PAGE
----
Lobby group in court to lift ban on Sipangwingwi
A lobby group has moved to court seeking orders to quash the outlawing or banning of the terms hatupangwingwi and watajua hawajui by politicians.
The ban, announced by the National Cohesion and Integration Commission (NCIC) on April 8, 2022, raised an uproar in the political class.
Chama cha Mawakili Limited (CML) lobby is urging the High court to intervene expeditiously and then grant an interim relief before the National Cohesion and Integration Commission (NCIC) swings to institute criminal proceedings against Kenyans who use the two alleged hate terms during this campaigning period.
CML asserts that the two words are not hate terms as claimed by NCIC vide its-Hatelex: A lexicon of Hate Speech Terms in Kenya-
CML through lawyers Felix Kiprono and Vincent Yegon is therefore urging the court to admit the suit under vacation rules and then grant it leave to institute the substantive suit against NCIC challenging the ban.
CML is praying the grant of leave to commence the case against NCIC be directed to operate as a stay (suspend) to the ban on the usage of hatupangwingwi and watajua hawajui declared by NCIC on April 8, 2022.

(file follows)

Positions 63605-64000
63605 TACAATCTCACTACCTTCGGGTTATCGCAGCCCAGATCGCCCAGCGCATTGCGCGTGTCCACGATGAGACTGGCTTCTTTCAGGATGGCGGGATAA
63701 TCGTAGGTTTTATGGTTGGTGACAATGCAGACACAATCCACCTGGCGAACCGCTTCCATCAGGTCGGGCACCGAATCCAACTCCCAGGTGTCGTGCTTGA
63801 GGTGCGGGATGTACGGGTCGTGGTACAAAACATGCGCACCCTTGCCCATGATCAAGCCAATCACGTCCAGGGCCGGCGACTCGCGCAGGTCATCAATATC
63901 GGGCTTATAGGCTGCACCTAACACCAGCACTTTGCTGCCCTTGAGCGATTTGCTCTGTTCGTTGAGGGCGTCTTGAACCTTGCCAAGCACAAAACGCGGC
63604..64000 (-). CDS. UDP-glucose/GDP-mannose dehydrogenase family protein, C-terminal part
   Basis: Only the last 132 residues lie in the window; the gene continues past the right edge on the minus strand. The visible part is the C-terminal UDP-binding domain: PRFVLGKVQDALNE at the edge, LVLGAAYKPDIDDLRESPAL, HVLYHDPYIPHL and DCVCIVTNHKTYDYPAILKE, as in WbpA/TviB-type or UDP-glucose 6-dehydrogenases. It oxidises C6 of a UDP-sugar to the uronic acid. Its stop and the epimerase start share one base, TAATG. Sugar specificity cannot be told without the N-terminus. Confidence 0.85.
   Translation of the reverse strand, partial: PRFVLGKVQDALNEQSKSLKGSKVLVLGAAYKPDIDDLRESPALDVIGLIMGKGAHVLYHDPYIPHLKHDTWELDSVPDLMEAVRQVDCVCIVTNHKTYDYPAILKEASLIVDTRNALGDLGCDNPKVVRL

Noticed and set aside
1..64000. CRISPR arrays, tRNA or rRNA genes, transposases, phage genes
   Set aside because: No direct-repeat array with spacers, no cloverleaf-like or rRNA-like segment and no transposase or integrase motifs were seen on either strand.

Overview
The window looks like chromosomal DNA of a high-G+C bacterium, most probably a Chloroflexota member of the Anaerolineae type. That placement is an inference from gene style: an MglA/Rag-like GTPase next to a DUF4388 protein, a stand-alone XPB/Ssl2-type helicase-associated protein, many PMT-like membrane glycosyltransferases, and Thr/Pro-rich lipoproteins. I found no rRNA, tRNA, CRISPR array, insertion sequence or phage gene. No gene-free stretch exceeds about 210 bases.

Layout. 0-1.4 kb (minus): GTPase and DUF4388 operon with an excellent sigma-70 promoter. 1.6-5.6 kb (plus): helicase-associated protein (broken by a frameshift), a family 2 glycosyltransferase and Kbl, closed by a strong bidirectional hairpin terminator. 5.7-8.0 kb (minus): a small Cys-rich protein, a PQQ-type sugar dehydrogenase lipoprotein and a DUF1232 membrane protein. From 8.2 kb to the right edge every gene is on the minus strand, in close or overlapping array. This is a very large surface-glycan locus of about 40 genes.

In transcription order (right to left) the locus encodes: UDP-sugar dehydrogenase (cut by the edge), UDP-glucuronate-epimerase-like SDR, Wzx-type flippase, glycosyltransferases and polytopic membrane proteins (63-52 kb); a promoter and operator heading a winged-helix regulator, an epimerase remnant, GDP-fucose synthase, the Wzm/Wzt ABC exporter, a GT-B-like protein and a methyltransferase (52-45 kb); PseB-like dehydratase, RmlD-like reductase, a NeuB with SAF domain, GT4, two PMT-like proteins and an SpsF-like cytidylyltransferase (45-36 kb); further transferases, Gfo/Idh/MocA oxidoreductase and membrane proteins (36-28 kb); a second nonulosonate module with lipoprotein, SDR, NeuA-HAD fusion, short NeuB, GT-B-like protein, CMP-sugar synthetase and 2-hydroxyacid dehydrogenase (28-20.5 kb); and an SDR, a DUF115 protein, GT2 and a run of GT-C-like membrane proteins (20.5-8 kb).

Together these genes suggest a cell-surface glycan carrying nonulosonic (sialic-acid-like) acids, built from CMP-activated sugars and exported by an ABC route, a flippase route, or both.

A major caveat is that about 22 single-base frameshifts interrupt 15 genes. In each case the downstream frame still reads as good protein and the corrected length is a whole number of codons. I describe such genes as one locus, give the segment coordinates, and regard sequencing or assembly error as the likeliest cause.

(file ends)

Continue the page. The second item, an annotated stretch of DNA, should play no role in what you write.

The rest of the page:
The said terms are contained in a song composed by artist Tony Njuguna aka E-Xray and Deputy President William Ruto where he is quoted stating “wakenya wamesema hawapangwingwi hata mimi hasla sipangwingwi” featuring
Mr Kiprono says in the certification that NCIC has not only descended into the political arena but has also violated Article 33 on freedom of speech and Article 47 on fair Administration.
Asking the court to suspend the ban, Mr Kiprono states that NCIC did not notify the general public about the intended ban as provided for under Section 7 of the Fair Administrative Action Act, 2015.
“The word/terms –hatupangwingwi and watajua hawajui classified as hate terms and or banned by NCIC are aphorisms of freedoms of expressions used by Kenyans and does not amount to hate speech,” Kiprono states.
CML is apprehensive that as a result of the classification and or ban NCIC and other state agencies may institute criminal or related proceedings against millions of Kenyans exercising freedom of expression by usage of the two terms.
CML further states: “there is a real likelihood the rights of Kenyans to equal treatment and benefit of the law and human dignity will be curtailed.”
The lobby states that NCIC should not be used to harass or oppress any person through the institution of hate speech proceedings against any person.
CML is urging the court to interrogate the two terms and then find that there is no hate element in them.
Kiprono and Yegon state in the evidence filed in court that no reasonable authority properly directing itself as to the applicable law could have concluded that the hatupangwingwi and watajua hawajui terms as hate speech.
The case has been presented before Justice Antony Ndung’u for directions.